• The shepherds were told about the infant wrapped in bands of cloth and lying in a manger.  What they found was Mary and Joseph and the infant. 
  • The shepherds first hear it: The message that had been told them about this child.  How do they respond?  They made known the message.  And on their return to the pastures, they glorified and praised God. 
  • Now it is the turn of the people of Bethlehem to hear it.  How do they respond?  All who heard it were amazed.  Of course, that includes Mary and Joseph.
  • Finally, Mary kept all these things, reflecting on them in her heart.  I will read this as part of the previous sentence.  Everyone else who was amazed eventually forgot about it.  But Mary kept pondering its meaning, as she came to grips with the implications of everything that was happening to her.  In my own declaration of the passage, I mean to bring out the evangelist’s point: that Mary went further.  Of course, she was the first person to spread the good news of her son’s birth.
  • The last verse of today’s Gospel became the ‘short Gospel’ that was formerly read in isolation on this eighth day after the Nativity, formerly called Circumcision Day in memory of the day on which he was named Jesus.  If the prophets’ words begin to be fulfilled with the coming and birth of the Lord, the circumcision and naming of Jesus continue the path of fulfillment.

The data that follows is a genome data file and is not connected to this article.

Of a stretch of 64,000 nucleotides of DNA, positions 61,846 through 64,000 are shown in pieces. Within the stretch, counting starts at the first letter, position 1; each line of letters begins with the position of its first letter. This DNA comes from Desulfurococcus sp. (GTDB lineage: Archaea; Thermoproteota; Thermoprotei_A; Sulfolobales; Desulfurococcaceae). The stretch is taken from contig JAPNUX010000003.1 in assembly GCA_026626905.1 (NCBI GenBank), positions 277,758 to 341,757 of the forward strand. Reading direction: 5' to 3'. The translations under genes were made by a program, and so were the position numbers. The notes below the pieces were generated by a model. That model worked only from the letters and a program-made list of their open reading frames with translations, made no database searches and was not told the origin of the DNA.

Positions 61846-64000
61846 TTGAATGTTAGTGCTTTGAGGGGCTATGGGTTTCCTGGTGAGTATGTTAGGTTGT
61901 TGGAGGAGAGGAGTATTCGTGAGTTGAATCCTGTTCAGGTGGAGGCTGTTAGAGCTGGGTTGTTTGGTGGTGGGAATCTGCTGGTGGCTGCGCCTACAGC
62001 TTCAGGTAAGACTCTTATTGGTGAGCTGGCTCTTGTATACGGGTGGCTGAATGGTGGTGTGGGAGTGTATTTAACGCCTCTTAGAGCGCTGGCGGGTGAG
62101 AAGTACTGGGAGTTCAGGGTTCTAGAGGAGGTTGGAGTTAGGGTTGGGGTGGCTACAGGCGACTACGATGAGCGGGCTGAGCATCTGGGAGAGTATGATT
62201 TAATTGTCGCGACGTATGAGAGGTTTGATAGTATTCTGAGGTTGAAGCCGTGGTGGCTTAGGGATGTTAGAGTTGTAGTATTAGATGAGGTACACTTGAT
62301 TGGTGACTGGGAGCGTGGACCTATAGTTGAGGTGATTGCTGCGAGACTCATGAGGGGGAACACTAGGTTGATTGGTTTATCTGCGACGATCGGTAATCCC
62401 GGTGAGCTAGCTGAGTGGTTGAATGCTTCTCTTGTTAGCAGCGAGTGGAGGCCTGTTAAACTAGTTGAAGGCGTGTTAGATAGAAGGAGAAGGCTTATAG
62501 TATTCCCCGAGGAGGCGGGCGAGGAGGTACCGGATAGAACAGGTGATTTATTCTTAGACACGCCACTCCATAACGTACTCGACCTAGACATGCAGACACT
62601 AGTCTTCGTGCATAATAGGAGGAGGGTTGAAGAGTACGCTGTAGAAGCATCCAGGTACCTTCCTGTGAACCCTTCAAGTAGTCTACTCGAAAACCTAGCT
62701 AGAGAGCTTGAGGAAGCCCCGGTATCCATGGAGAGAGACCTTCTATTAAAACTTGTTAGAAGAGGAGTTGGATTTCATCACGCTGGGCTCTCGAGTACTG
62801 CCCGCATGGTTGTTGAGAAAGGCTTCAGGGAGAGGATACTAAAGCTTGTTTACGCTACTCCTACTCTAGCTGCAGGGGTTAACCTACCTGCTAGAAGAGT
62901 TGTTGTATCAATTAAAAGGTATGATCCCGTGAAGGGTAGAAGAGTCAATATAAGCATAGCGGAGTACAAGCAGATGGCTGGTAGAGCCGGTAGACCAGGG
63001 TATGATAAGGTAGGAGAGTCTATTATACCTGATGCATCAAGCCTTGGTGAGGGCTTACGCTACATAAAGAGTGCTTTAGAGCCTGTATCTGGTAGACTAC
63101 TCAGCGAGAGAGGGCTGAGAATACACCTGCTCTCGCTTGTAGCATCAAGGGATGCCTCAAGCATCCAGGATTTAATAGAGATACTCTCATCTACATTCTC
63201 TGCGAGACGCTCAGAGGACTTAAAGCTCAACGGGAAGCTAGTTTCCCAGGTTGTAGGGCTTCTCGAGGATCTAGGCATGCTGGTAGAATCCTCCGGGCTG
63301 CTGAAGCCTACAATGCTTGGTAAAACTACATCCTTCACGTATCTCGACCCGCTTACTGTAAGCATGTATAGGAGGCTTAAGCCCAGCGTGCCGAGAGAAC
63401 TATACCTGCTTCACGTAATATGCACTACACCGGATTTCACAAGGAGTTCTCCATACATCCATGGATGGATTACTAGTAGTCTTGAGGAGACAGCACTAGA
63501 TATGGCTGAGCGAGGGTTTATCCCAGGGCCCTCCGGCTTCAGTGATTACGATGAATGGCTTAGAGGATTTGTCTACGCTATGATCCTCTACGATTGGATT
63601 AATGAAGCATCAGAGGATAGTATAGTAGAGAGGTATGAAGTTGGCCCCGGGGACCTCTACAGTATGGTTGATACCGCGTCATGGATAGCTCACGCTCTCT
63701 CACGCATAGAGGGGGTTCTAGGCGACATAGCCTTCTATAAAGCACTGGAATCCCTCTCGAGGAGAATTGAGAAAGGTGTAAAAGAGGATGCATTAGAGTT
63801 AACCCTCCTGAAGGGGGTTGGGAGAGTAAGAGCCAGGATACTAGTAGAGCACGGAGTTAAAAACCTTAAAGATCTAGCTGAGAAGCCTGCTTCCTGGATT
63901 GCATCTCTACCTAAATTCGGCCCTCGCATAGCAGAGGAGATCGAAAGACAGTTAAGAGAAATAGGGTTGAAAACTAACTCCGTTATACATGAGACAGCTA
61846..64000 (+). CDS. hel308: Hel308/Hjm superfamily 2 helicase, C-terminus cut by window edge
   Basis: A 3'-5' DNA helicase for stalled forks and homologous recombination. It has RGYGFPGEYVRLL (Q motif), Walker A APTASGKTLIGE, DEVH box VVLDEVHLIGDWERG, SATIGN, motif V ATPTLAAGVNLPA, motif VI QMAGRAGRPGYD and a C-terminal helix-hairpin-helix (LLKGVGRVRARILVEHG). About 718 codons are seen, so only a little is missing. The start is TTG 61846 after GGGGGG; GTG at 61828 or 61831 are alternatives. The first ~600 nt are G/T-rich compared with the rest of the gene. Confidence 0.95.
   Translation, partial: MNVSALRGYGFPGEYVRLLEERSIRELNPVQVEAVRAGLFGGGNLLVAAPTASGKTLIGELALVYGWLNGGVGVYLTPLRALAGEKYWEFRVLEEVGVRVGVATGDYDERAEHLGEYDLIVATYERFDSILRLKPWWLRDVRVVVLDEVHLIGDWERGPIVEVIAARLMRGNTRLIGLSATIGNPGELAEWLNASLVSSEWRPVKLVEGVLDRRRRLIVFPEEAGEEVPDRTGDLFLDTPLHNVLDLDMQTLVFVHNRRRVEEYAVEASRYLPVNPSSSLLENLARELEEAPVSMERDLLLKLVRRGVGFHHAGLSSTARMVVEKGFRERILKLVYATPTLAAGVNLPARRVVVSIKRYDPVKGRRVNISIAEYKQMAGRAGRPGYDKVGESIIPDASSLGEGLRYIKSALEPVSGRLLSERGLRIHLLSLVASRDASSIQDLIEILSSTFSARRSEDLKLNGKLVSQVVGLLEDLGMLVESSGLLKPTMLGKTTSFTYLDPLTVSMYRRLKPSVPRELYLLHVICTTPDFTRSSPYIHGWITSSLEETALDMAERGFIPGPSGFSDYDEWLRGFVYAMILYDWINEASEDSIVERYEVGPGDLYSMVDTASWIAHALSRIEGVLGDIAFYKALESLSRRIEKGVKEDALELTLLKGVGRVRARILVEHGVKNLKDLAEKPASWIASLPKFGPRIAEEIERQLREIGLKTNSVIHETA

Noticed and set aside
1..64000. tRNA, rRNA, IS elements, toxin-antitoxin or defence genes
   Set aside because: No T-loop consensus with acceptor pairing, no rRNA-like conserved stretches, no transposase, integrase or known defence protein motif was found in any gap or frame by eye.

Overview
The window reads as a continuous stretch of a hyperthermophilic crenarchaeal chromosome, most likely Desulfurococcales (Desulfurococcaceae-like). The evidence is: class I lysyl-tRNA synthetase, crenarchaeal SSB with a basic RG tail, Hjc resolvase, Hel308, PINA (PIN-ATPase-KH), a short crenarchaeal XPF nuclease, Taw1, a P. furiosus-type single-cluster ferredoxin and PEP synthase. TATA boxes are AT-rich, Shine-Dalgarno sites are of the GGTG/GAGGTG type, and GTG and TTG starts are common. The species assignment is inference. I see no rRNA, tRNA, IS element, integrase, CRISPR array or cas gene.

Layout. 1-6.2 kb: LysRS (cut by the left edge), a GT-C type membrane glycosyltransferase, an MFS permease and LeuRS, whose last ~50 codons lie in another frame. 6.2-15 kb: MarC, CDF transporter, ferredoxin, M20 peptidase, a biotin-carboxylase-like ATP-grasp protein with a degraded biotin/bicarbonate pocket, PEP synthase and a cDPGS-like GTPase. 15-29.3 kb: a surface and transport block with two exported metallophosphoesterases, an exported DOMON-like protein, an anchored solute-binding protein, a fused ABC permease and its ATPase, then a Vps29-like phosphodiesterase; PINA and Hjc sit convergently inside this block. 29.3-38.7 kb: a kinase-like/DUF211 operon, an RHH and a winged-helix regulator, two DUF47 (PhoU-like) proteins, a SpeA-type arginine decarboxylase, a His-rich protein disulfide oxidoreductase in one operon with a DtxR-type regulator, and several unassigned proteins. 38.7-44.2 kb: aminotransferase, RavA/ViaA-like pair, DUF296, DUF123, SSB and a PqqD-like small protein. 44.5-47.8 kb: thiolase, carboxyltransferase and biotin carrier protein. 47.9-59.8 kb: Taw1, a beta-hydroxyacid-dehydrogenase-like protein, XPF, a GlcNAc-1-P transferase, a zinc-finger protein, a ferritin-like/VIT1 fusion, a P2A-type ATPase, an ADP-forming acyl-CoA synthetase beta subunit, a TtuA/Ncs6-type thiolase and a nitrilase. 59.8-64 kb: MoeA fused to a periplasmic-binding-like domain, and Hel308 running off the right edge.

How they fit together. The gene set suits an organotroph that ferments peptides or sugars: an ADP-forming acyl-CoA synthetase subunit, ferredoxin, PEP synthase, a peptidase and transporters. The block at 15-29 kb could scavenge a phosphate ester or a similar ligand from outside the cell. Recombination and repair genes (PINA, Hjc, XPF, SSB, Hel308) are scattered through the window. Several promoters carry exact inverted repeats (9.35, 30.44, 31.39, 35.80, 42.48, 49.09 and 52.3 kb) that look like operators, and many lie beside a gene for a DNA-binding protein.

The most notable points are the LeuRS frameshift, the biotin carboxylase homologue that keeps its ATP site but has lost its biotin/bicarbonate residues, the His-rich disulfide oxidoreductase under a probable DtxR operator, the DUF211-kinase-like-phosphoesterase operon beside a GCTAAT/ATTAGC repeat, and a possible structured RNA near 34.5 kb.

• Central theme: The passage is permeated with proclamations of good news.  Luke is reminding us that God’s presence among us is something to be excited about, and shared with others in that same excitement.  I recall that Luke is also the evangelist of the Holy Spirit, and enthusiasm is a gift of the Spirit.
  • Message for our assembly: Unlike in our secular year, the celebration is just beginning for the church.  It will carry over into Ordinary Time.  Let’s build upon the joy we felt at the Nativity.
  • I will challenge myself: To convey through my reading some of  that enthusiasm the church so badly needs to recover.

Toward the Eucharist:  To whose family do we belong as we process forward?  Is the living memory of Mary and the presence of her son among us making a difference in our communion?

Enter content here

Enter content here

Enter content here

Enter supporting content here